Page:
I just wrapped up my 6-week fellowship at the Center for Furniture Craftsmanship (CFC) in Rockport, Maine, and am now headed west for a month of studying and teaching in Minnesota (you can check out my classes here).
I went to CFC with hopes of using new material (ie not 8” diameter birch, am I right?!), and luckily was able to get a hold of a large diameter cherry log. As I mentioned earlier, I turned a series of plate sets on the lathe, but I also did a handful of hand-carved serving platters.
Prior to this fellowship in Maine, I had only carved dough bowls, or half-log bowls, so I wanted to carve new forms and make something that people might be more accustomed to using in their home.
While carving the platters with an axe and adze was a familiar process, roughing out the long and wide blanks presented more of a challenge. First I split the log with wedges and a sledge hammer (and lots of sighing). Then I layout my lines on each end of the log and ripped it with a chainsaw. Given that the teeth were for cross-cutting and I hadn’t done this before, it wasn’t the smoothest operation. I did my best to have positive “platitude” (def: one’s attitude about platters) and see the butchered boards of wood as a testament to how much I was learning - not just as wasted material and time. Fortunately a good friend noticed this and is sending me a chain for ripping in the future! It was the first time I really wished I had access to a sawmill.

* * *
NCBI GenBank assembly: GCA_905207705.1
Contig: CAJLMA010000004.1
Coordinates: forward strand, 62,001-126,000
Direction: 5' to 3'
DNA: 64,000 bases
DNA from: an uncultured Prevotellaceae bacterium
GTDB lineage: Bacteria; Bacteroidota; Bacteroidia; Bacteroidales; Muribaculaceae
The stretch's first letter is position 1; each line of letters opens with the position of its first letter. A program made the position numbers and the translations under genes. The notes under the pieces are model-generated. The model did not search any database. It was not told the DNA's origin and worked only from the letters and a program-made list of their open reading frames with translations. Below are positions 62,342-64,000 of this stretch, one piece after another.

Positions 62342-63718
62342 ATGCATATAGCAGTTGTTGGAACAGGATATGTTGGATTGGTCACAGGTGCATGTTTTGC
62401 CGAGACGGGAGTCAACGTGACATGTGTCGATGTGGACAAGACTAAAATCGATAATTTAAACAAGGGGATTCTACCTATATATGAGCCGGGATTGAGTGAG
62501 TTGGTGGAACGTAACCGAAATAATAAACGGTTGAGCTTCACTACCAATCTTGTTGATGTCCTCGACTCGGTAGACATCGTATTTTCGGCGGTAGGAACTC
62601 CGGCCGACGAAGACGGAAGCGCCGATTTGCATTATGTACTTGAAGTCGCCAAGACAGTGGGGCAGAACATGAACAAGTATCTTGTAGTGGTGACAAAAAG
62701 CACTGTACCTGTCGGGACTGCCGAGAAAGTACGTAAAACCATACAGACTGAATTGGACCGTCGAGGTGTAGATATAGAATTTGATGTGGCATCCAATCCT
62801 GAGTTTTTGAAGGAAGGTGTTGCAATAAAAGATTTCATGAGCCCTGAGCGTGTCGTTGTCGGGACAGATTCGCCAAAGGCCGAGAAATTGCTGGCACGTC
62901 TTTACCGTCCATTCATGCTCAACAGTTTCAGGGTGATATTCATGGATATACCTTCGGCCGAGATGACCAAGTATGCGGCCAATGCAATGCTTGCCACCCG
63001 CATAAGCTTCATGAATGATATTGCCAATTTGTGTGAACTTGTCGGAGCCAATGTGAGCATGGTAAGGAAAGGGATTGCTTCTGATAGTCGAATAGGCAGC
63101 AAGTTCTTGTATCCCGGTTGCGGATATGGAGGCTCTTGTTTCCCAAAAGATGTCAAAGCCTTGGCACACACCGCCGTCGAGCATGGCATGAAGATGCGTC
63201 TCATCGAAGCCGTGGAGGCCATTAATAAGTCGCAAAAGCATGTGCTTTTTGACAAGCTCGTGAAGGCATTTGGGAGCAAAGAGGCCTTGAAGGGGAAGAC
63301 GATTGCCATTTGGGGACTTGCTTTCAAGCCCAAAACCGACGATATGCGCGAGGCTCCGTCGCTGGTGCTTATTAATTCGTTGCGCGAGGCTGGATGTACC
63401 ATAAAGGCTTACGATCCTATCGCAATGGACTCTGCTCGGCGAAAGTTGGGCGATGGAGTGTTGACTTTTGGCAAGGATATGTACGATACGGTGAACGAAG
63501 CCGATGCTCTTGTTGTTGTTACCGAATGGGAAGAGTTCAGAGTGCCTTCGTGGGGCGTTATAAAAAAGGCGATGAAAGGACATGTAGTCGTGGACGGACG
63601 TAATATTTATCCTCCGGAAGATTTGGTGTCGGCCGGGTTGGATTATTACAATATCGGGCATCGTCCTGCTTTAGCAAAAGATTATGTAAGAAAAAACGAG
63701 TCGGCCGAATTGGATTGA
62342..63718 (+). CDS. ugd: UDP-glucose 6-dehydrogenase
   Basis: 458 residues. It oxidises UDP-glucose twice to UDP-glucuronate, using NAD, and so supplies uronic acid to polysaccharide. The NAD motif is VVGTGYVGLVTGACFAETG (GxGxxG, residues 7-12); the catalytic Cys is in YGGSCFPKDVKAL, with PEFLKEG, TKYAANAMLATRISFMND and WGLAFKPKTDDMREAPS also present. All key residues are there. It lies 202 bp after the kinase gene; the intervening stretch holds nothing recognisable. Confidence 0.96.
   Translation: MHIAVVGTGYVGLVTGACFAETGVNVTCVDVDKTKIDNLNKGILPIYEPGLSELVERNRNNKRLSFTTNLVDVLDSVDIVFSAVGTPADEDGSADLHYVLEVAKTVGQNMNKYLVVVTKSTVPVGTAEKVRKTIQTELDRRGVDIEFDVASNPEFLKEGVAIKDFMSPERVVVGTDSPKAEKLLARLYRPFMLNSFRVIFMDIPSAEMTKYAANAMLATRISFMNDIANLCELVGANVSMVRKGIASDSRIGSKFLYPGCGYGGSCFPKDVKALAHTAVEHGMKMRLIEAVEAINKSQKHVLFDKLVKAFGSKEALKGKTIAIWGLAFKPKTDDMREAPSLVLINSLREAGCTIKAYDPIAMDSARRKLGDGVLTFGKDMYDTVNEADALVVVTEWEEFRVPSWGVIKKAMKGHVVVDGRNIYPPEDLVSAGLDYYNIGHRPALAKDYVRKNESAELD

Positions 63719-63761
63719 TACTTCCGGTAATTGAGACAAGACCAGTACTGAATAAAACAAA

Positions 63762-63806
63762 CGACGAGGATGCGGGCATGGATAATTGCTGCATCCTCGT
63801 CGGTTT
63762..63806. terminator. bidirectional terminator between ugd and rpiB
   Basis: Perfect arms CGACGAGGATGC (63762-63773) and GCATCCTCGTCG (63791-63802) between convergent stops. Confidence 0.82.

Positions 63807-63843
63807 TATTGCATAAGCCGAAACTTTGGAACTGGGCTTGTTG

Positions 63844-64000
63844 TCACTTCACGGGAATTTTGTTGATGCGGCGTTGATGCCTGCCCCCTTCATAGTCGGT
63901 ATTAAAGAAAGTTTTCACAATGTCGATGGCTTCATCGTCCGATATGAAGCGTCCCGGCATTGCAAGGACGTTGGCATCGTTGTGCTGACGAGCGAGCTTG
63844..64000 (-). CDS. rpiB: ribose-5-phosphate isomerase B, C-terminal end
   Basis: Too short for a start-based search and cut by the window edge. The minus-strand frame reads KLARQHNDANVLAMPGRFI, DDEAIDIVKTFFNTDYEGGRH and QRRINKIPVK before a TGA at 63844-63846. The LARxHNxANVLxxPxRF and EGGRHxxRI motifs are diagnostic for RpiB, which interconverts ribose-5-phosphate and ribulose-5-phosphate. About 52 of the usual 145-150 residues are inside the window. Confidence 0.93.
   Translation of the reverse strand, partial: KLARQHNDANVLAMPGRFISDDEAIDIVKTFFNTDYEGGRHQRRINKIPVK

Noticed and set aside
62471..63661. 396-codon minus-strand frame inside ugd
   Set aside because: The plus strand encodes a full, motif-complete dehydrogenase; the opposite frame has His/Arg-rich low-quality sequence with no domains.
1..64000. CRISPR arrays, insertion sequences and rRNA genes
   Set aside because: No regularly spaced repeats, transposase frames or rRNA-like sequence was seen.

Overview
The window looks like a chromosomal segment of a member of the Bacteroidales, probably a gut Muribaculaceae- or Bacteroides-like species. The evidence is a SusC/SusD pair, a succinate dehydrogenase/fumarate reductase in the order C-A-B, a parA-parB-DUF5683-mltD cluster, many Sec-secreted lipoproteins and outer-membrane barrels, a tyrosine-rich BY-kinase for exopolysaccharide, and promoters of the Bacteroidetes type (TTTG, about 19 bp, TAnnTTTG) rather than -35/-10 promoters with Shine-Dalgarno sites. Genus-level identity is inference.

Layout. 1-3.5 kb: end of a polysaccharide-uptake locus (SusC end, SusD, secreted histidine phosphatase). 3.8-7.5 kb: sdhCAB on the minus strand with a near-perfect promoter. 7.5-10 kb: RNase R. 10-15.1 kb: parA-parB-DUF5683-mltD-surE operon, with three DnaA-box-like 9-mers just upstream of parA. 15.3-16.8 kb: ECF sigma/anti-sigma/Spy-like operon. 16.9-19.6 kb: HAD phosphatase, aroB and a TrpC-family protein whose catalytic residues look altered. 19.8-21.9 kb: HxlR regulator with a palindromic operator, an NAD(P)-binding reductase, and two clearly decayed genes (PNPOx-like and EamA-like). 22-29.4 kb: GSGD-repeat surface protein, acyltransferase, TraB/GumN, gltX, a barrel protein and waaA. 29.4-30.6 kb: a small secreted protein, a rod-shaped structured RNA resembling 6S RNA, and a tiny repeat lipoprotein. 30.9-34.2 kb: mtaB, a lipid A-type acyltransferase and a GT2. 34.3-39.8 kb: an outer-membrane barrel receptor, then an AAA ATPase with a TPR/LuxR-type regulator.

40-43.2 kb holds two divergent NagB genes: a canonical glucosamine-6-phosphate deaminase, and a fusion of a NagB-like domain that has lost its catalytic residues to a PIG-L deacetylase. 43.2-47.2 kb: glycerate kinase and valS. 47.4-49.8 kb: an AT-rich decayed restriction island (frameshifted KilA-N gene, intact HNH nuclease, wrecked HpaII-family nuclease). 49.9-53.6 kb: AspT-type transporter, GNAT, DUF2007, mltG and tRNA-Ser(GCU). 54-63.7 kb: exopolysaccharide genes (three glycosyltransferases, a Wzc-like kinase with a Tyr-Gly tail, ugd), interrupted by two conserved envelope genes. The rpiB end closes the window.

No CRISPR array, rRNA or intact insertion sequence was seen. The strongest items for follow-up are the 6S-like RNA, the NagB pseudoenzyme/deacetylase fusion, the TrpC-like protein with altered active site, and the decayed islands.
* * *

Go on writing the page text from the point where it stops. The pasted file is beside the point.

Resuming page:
Here are some process images:
Below are platters both in progress and completed. Cherrywood is a joy to carve, especially while it’s still green (which means that’s still contains a lot of moisture).
I really enjoyed exploring making plates in production and taking the slower route of hand-carving platters. Throughout the fellowship I was able to receive feedback on all of my designs from the fabulous other fellows and instructors on campus. It was a fruitful experience and an affirmation that creating things in community can really enrich the product and personal experience.